The impact of trade and immigration
CHICAGO — There has always been a philosophical divide about how best to educate the public on the causes and potential solutions to mass migration to the United States: through the heartstrings or through the wallet.
Lately, the plight of families has gotten all the traction — parents and children torn apart; their struggles, fears and uncertainties.
The topic of economic root causes is a harder sell, but it’s time to swing the pendulum and go beyond the well-worn concerns about competition from immigrants for scarce minimum-wage jobs or whether more low-wage immigrant workers will torpedo national efforts to raise the minimum wage.
When I called Jose Oliva, associate director of the Food Chain Workers Alliance, a Chicago-based national advocacy organization that seeks to improve wages and conditions for workers in the food-services industry, he told me that in order to truly address immigration’s impact on America’s workers we must look at how U.S. trade policies virtually force migrants to come to this country.
“There will always be a flow of immigrants to the U.S. because of economic conditions,” Oliva said. “It’s a disservice to talk about immigration and bypass economic foreign policy because it is at the heart of why they choose to leave their country — they feel they have no choice. Most of these people want to stay in their homelands.”
Anyone who has delved deep into the literature on modern agriculture and food-system practices understands that a great number of the immigrants in this country came to the U.S. to pick fruits and vegetables, and butcher and pack meat, once the North American Free Trade Agreement (NAFTA) and the Dominican Republic-Central America-United States Free Trade Agreement (CAFTA-DR) made it nearly impossible for those workers to subsist doing agricultural jobs in their own countries.
According to a coalition of immigrant-rights groups that are actively working to inform consumers about the tie between U.S. corporate trade policy and forced migration pressures, after NAFTA went into effect in 1994 — removing tariffs on U.S. agricultural imports and undercutting local producers in Mexico — nearly 5 million Mexican farmers were displaced while seasonal labor in agro-export industries increased by about 3 million.
Not by mere coincidence, the annual net number of immigrants from Mexico more than doubled from 370,000 in 1994 to 770,000 in 2000 — a 108 percent increase.
CAFTA-DR had similar effects. Family farmers in Guatemala — whose livelihoods have been undercut by U.S. imports and whose land is bought up by large corporate farmers — often migrate first to urban centers. But then the glut of workers in similar circumstances forces them north to the U.S.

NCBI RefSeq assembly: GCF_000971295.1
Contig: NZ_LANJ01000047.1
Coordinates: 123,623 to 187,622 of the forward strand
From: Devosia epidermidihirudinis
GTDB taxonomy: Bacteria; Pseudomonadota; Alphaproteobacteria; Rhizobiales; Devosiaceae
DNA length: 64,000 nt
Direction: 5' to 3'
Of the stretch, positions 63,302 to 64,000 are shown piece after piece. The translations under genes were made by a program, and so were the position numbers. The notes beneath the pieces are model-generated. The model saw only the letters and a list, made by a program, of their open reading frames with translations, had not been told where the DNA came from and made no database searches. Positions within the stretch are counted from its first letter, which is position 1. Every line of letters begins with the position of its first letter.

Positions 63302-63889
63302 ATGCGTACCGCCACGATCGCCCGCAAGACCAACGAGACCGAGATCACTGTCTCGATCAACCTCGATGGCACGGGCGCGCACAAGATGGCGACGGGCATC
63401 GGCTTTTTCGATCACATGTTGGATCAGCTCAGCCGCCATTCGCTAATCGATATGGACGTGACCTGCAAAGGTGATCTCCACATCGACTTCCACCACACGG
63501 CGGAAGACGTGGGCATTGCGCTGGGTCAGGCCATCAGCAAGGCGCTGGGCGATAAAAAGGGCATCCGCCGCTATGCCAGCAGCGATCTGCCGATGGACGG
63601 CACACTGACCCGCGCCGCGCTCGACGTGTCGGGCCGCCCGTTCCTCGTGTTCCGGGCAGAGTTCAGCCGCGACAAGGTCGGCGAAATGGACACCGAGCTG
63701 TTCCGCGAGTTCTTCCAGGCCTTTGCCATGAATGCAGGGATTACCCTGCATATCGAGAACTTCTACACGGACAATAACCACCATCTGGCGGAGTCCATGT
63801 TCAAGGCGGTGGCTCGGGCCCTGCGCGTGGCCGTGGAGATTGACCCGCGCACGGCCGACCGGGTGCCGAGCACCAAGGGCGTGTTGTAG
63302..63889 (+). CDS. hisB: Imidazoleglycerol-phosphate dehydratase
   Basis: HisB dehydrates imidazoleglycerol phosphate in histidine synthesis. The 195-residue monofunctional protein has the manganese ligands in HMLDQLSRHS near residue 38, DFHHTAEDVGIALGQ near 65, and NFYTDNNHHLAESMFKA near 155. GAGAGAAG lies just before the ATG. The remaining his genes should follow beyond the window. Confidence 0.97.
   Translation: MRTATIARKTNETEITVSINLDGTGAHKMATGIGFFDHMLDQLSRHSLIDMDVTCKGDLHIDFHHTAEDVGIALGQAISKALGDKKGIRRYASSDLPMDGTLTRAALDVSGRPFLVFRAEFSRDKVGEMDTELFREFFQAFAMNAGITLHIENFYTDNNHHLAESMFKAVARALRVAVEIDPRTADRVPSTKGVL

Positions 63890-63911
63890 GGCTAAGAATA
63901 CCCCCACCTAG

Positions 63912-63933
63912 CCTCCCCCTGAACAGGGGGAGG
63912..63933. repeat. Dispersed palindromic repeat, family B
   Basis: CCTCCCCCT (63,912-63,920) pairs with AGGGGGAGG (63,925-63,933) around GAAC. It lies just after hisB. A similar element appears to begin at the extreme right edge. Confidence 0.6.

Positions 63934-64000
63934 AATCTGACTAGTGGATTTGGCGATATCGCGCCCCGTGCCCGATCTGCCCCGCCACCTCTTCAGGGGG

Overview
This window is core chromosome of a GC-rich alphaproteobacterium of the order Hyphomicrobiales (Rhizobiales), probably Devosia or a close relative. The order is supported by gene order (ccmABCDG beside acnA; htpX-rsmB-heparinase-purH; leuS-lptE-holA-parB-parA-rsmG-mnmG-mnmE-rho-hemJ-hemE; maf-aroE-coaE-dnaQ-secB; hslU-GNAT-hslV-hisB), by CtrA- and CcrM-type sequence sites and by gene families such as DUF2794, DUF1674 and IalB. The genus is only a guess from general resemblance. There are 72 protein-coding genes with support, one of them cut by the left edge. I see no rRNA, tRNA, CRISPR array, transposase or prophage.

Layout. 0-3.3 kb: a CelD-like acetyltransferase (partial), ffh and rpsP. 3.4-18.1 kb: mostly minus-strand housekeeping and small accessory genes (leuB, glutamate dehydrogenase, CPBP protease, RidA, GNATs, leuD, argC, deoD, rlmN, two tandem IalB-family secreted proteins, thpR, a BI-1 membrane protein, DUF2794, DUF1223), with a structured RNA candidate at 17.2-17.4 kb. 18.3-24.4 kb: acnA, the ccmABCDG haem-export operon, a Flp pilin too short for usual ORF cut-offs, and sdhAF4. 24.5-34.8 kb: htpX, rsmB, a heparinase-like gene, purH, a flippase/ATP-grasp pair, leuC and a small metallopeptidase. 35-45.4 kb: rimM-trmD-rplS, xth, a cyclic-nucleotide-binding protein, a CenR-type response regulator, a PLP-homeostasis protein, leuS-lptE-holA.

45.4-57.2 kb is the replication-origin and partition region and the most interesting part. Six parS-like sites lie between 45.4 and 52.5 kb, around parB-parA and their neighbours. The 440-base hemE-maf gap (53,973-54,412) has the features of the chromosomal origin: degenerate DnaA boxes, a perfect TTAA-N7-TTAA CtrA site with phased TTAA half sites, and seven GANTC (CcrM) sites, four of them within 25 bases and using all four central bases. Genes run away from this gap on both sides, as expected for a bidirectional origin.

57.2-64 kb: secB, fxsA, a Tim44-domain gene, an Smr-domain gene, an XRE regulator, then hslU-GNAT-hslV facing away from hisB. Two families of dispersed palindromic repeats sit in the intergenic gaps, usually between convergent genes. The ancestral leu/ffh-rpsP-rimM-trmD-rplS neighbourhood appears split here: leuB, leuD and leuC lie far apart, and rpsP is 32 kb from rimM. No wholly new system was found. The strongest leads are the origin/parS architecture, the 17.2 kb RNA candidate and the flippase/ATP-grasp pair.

According to the Pew Hispanic Center, the Central American share of the undocumented immigrant population in the U.S. jumped from 12.1 percent in 2005 (the year CAFTA-DR passed Congress) to 15.2 percent in 2012 — an increase of 26 percent.
And now we’re staring down the possibility of another slow-motion humanitarian crisis as Congress considers fast-track authority for the proposed Trans-Pacific Partnership (TPP) trade pact.
Writing in The Baltimore Sun, Robert Blecker, a professor of economics at American University, said the TPP “could divert significant amounts of trade and jobs away from Mexico and Central America. … Now these economies stand to lose even more if countries like Vietnam and Malaysia get similar tariff preferences to what the members of NAFTA and [CAFTA-DR] currently enjoy.”
The consensus among most immigration advocacy organizations is that the U.S. is still struggling with a long-term fix for our existing immigration issues, so why is a trade bill that threatens to accelerate new rounds of mass-migration to the U.S. even being considered?
“What gets me is that it’s basically being negotiated in secret,” said Oliva. “The president is trying to fast-track it without congressional approval. It’s an absolute travesty to the process of democracy when it has the potential to affect so many millions of people.”
When you start hearing about the TPP — some political and economic observers say its passage is a long shot at best — remember that though we can’t ignore globalization, we should be wary of trade “deals” that will entice even more economic refugees to come to the U.S. and worsen the problem of illegal immigration.
Esther Cepeda’s email address is firstname.lastname@example.org. Follow her on Twitter, @estherjcepeda.
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Last week’s column was about Will Bulsiewicz, M.D., a respected gastroenterologist who wrote “Fiber Fueled,” which came out in 2020. Today’s column is the first in a series of columns based on this book.